Throughout this entire process, the election officials keep detailed records — who voted, when (early, absentee or Election Day), where (by mail or in person), and by what method (on paper, by optical scan ballot, or on a touchscreen), and how many people voted overall. After the election, these records are open to public inspection. Anyone who knows what they’re doing can reconstruct the entire election and reveal any errors and irregularities that slipped through the process despite all of these safeguards, checks, and double-checks.

The system takes the possibility of human error into account

On this point, there is human error in every election — a lot of it, actually. In a precinct of several hundred voters, election officials might forget to check off three or four voters who voted. In the crush and pressure of election night, officials sometimes add votes incorrectly, or award one candidate’s votes to the other candidate and vice-versa. Our election laws anticipate these types of errors and are designed to catch and fix them.

There is attempted cheating too — and some very small fraction of it probably succeeds. But it is important to distinguish between cheating, which is an individual or group effort, and a rigged election, which is systemic. To claim that an election is rigged is to allege that the outcome of the election has been predetermined. I believe that people probably attempt to cheat in virtually every election, and the law believes it, too. That is why the law provides for partisan poll watchers to deter it and to catch it. Just because some people may be — and, in my view, undoubtedly are — attempting to cheat does not mean that our voting system is rigged. It is not. To the contrary, it is designed to prevent it.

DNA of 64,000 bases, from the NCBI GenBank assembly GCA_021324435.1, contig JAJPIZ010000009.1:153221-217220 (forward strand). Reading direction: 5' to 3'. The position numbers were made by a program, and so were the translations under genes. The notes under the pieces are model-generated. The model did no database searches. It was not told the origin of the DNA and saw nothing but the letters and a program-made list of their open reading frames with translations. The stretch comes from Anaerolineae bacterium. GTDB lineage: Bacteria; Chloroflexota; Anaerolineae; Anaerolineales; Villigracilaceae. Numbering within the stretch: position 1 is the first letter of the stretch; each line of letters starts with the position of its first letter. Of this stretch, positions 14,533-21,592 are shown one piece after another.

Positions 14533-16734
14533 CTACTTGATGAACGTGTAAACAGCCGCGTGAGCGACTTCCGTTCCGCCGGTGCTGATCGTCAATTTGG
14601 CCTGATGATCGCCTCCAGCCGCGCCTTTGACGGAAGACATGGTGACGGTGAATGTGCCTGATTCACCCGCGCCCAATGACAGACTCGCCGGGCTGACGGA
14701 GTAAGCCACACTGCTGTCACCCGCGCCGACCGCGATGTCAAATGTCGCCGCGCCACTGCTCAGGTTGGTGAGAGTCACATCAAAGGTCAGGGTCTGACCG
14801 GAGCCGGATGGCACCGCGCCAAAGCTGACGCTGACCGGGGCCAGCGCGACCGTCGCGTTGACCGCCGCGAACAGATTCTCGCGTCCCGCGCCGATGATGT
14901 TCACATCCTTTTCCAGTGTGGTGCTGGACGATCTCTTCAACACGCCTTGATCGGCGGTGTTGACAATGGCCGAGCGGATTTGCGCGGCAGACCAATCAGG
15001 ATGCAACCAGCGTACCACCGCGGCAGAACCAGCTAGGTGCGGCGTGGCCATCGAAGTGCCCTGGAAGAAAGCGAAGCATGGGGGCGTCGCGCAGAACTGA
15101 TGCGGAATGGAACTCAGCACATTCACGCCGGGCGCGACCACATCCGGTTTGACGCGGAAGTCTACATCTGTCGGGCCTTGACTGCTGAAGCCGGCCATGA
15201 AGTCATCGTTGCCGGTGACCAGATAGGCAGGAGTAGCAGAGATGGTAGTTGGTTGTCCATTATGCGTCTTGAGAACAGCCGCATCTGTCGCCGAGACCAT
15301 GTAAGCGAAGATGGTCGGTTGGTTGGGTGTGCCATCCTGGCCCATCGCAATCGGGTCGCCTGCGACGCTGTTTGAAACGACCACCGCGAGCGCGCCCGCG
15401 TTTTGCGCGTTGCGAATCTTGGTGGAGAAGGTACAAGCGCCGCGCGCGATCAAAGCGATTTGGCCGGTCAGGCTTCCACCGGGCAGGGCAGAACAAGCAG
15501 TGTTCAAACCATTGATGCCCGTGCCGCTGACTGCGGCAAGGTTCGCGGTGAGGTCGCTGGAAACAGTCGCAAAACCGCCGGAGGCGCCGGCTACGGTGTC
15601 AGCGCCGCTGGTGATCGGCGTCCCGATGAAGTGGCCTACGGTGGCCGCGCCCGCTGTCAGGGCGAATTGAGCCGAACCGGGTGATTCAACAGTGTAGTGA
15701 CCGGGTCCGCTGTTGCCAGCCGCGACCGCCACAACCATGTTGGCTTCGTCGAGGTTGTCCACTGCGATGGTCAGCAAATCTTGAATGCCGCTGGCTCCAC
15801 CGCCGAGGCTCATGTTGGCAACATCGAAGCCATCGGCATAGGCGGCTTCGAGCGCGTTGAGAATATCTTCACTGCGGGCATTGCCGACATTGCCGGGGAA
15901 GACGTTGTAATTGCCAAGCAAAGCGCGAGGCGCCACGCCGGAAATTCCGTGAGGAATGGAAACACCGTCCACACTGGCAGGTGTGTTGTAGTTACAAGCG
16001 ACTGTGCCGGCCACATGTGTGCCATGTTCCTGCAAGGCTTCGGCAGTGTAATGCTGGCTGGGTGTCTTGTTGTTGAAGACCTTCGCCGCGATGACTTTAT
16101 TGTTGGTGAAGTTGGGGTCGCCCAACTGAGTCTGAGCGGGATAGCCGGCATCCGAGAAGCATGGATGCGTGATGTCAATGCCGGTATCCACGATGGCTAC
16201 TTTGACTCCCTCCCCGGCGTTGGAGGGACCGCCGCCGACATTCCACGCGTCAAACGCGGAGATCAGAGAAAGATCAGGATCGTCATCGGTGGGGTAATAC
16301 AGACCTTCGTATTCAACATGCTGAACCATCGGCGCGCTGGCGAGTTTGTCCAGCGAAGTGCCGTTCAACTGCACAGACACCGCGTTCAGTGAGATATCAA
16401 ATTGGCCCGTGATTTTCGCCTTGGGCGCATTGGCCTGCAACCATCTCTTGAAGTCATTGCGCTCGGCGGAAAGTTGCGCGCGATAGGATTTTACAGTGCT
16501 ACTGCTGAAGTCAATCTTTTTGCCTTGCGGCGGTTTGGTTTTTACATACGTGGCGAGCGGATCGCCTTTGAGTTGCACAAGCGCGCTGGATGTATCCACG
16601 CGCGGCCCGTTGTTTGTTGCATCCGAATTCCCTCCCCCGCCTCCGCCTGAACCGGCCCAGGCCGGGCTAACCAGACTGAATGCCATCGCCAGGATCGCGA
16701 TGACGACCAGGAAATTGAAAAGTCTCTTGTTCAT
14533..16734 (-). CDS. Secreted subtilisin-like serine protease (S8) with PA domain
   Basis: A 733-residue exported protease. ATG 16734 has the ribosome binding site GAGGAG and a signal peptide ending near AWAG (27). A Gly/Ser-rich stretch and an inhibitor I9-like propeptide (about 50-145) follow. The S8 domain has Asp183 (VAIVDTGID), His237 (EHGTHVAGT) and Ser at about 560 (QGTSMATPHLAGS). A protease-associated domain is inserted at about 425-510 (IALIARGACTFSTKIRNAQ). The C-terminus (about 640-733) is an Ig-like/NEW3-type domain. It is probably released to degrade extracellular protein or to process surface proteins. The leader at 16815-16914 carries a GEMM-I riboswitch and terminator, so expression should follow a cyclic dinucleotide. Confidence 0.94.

So the election is not rigged. In fact, it’s anti-rigged. To rig an election, you would need 1) technological capabilities that exist only in Mission Impossible movies, plus 2) the cooperation of the Republicans and Democrats who are serving as the polling place’s election officials, plus 3) the blind eyes of the partisan poll watchers who are standing over their shoulders, plus 4) the cooperation of another set of Republicans and Democrats — the officials at the post-elections canvass, plus 5) the blind eyes of the canvass watchers, too.